The US-Canada Energy Trading Relationship
A recent report from the Center for Strategic and International Studies illustrates the futility in evaluating the trading relationship between two countries based on the levels of trade surplus or deficit. The report, which maps the energy relationship between Canada and the United States, notes that the overall balance of trade between the two countries is relatively level—the US enjoyed a goods and services trade surplus of $8.4 billion in 2017—but that Canada last year exported four times the value of energy products to the US than the US exported to Canada, $75.62 billion versus $19.64 billion.
The US and Canada are each other’s largest energy trading partners by value, with a total of $95 billion in 2017. Fifteen-billion dollars of that energy trade consisted of natural gas, electricity, uranium, coal, and fuel ethanol.
The anchor of the Trump administration’s trade policy, such as it is, is to redress trade deficits with US trading partners. Many economists argue that trade surpluses or deficits are not effective in measuring the effectiveness of trade policy.
The CSIS report illustrates that point when it analyzes the US energy trade deficit with Canada. It turns out that the US exports more petroleum products to Canada than Canada does to the United States by volume, “but since Canadian exports tend to be finished transportation fuels while US exports typically consist of pentanes and liquefied petroleum gases, the total value of Canadian exports registers at a greater level.
“It is for this reason,” the report notes, “that the balance of trade figure…provides limited insight with regard to the complexity of the energy trade relationship between Canada and the United States.” The report also notes that 60 percent of the energy trade deficit with Canada involves imports of crude oil, which make their way to the US to take advantage of its huge refining capacity. Those refined products are then consumed domestically or exported, sometimes back to Canada.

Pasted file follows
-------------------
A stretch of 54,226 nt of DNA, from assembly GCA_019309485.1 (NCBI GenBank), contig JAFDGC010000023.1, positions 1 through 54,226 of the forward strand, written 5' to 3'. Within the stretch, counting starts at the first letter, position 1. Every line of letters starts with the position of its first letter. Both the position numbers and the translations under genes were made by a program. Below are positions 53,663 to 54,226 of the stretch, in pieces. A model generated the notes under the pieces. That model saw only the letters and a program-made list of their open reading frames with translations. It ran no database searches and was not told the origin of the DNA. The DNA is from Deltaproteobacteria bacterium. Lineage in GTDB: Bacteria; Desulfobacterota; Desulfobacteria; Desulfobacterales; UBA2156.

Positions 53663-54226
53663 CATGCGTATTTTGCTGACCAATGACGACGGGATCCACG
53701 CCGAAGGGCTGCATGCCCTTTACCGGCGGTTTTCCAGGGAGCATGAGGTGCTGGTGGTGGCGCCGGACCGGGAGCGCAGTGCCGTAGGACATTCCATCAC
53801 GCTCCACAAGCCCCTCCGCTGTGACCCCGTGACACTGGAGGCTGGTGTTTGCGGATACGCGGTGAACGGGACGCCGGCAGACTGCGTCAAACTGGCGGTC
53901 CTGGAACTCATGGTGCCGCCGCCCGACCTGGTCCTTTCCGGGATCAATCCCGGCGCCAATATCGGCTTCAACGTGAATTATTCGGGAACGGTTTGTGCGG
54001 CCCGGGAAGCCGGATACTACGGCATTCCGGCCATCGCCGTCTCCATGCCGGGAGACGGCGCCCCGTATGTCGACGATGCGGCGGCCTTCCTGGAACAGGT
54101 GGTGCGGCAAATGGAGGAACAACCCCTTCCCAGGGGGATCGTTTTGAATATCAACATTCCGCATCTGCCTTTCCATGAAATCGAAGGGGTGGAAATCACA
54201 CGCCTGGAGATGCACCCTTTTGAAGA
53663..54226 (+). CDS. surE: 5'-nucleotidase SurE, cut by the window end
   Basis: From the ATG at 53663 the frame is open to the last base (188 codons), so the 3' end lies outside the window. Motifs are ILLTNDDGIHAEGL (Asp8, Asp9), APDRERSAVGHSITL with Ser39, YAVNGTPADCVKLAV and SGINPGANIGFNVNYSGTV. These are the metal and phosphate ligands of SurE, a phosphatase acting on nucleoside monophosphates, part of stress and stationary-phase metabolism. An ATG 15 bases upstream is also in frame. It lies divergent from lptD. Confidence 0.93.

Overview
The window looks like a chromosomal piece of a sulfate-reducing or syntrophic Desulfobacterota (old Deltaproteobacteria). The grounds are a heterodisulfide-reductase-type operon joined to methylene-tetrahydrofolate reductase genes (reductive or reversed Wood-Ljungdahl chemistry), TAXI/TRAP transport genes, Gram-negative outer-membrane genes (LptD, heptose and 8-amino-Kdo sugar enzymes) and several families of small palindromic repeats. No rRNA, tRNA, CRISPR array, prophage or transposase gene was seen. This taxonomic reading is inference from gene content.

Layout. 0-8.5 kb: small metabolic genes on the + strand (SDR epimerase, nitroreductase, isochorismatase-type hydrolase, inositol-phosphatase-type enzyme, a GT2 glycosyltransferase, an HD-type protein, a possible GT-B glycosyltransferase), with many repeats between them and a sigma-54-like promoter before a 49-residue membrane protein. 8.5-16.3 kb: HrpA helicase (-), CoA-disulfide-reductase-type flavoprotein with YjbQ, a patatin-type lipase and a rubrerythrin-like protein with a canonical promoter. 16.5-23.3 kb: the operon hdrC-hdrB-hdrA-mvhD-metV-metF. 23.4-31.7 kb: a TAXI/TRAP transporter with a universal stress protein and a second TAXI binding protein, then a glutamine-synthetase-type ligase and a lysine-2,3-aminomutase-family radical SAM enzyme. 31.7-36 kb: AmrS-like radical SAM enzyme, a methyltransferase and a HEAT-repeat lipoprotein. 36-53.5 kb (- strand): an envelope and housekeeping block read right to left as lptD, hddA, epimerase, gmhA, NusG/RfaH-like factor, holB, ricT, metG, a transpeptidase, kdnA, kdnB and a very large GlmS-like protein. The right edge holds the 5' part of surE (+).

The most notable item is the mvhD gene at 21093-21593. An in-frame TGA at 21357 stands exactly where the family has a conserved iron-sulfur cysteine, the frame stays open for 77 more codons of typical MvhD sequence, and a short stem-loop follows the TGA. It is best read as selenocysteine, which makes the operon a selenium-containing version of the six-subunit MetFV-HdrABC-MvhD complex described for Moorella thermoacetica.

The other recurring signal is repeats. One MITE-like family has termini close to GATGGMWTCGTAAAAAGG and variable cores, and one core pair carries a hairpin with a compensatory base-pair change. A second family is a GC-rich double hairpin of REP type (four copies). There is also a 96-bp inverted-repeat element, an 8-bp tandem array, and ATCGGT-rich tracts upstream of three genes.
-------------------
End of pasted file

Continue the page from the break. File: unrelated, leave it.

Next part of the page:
What emerges from CSIS’s portrait of the US-Canada energy trading relationship is a complex picture that can’t be measured by a single numeric figure, the trade deficit or surplus. Energy commodities and products cross borders to satisfy market demands and to take advantage refining capacity. The location of refining capacity and the product mixes they turn out are presumably based on market conditions into which the US government has no business interfering, especially not to redress an irrelevant trade deficit.
“North America is now one of the most energy-advantaged continents on the planet, with attributes that extend beyond just the domestic resource base but include aspects that relate to cooperative political, legal, and economic frameworks that incentivize transborder private-sector development of energy resources and expansive crossborder trade,” the report said.
“To continue this long and successful track record on energy market integration,” the report concluded, “both countries should seek to modernize the North American Free Trade Agreement (NAFTA)…”
And that’s another implication of the report. While it’s true that the three NAFTA partners have been engaged in multiple negotiating rounds, the outcomes thus far don’t appear to please President Donald Trump. Trump has called NAFTA “the worst trade deal ever made” and has repeatedly threatened to withdraw from the agreement. And lest we think he’s bluffing, let’s not forget that Trump has pulled the US out of TPP, the Paris climate accord, and, most recently, the Iran nuclear deal.
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